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Boyles Law states that, for any sample of gas, its pressure multiplied by the volume it occupies is a constant providing the temperature remains constant. (ie pV = constant). This is always true for perfect gases, for which pV = nRT by definition.
How can deviations from ideal behaviour be compensated for in our model of the situation? Recall that our model produced p.Vm = RT (ideal gas equation).
If we consider a mixture of gases in a container, then they each exert a pressure on the walls of that container. ie: one gas provides a component of the total pressure, and another gas provides another component.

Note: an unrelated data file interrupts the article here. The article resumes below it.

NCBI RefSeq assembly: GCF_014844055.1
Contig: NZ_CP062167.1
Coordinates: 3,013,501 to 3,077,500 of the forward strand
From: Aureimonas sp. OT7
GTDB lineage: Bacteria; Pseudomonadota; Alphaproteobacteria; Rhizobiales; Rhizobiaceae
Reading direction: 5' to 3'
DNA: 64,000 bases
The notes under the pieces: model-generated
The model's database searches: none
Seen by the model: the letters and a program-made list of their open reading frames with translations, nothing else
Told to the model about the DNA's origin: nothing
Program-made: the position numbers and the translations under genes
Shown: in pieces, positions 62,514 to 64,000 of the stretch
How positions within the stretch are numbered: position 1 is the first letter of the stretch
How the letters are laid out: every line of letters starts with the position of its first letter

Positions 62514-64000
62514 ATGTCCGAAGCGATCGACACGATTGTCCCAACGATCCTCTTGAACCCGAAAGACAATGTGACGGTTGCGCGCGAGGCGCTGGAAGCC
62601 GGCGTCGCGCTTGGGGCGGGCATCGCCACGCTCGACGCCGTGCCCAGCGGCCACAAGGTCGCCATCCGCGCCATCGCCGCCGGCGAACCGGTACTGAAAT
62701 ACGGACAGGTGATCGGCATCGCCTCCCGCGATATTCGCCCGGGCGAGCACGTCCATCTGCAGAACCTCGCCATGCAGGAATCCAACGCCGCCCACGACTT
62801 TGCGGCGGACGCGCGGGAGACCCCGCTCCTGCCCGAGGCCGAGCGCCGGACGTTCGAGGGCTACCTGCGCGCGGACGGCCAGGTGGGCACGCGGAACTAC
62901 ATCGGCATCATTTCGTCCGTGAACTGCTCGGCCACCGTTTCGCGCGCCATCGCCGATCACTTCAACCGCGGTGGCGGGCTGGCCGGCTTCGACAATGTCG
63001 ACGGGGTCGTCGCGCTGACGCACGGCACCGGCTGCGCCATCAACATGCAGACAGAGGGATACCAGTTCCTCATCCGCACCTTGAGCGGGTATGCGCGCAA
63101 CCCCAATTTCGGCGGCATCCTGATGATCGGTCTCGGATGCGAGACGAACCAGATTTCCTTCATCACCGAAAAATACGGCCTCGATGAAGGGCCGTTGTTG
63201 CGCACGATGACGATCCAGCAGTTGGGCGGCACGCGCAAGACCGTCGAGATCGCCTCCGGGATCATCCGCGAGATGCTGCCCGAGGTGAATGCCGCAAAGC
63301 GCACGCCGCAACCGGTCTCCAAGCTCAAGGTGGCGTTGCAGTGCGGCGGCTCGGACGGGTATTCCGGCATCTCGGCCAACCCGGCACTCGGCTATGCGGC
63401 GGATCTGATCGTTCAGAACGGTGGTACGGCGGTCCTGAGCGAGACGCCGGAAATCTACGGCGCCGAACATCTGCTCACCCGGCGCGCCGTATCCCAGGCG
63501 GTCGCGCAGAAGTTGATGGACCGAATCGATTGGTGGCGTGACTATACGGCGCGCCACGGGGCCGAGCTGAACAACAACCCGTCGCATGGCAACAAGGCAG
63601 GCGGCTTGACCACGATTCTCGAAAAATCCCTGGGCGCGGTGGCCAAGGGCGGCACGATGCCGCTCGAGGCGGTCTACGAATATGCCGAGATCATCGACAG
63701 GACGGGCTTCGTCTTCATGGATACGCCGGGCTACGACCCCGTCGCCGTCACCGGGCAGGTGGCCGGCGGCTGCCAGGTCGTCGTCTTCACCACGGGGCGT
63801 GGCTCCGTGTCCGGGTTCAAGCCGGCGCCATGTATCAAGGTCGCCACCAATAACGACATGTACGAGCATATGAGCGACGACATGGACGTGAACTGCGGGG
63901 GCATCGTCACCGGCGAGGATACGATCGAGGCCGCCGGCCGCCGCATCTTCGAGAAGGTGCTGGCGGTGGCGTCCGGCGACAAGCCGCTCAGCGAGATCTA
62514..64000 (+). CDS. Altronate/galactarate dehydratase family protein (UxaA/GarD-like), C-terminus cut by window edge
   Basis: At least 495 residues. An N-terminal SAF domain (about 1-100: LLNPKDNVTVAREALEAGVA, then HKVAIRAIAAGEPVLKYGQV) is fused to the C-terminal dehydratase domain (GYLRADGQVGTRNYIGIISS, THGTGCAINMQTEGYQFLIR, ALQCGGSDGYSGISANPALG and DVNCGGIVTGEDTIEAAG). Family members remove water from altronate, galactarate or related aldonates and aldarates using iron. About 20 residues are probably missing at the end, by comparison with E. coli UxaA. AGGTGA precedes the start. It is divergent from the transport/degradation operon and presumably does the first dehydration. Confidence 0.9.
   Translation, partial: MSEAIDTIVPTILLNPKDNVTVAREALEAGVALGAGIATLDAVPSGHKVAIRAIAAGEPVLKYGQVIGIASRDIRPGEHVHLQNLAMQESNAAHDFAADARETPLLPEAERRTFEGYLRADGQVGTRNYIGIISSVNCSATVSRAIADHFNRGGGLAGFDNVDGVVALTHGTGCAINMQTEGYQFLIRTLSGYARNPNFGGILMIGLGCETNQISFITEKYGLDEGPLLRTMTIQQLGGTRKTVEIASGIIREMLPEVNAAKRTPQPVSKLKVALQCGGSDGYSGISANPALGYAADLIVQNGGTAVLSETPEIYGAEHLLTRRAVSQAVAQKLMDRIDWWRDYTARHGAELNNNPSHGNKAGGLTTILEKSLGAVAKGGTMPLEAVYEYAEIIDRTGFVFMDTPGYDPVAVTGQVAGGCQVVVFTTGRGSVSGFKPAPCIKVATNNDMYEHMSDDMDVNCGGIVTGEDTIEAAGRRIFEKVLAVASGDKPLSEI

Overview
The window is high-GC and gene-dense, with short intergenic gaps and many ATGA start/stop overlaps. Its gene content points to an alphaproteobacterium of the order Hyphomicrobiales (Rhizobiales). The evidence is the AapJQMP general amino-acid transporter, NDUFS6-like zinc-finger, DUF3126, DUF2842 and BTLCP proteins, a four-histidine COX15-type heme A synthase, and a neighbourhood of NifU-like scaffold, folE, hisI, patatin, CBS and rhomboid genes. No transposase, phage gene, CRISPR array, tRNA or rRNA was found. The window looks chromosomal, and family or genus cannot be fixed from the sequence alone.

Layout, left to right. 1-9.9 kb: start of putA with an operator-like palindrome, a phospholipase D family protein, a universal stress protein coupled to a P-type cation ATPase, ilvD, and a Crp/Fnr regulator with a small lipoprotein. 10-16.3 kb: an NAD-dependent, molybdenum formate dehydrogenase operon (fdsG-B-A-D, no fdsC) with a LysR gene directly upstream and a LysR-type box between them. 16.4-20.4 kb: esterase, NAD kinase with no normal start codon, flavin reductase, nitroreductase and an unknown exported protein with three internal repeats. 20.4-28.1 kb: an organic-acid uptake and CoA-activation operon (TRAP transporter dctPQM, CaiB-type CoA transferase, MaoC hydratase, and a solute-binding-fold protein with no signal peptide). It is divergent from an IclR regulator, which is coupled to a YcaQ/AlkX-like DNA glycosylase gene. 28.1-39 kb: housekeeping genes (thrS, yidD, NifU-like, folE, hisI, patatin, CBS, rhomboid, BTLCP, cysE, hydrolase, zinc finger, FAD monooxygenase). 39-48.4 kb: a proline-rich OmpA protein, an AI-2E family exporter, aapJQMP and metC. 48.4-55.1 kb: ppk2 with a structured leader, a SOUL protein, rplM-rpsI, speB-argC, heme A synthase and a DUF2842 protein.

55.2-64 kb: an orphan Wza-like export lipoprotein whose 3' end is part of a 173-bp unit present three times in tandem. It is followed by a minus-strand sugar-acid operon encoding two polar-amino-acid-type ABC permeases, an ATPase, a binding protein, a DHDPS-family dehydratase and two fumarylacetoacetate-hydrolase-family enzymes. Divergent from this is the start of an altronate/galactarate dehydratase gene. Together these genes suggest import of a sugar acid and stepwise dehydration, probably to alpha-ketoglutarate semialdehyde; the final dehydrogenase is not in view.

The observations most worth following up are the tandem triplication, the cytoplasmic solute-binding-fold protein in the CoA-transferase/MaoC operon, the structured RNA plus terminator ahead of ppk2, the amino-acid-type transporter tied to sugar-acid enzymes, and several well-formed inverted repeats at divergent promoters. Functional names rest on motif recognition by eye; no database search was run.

Thus far we have concentrated on perfect gases. It is important to appreciate that no gas actually is perfect – they all deviate from ideal behaviour to some degree.
The mean free path is, as the name suggests, the average distance a molecule can go before colliding with another molecule.
Experimentally we find that the most probable speed increases as the temperature is increased, or as the moleclular mass is decreased.
We treat the molecules as hard spheres (of diameter d) – like pool balls. For two molecules to collide, their centres must come within a distance d of each other.
The root mean square speed, crms, can be related to macroscopic properties.
The kinetic model is based upon 3 assumptions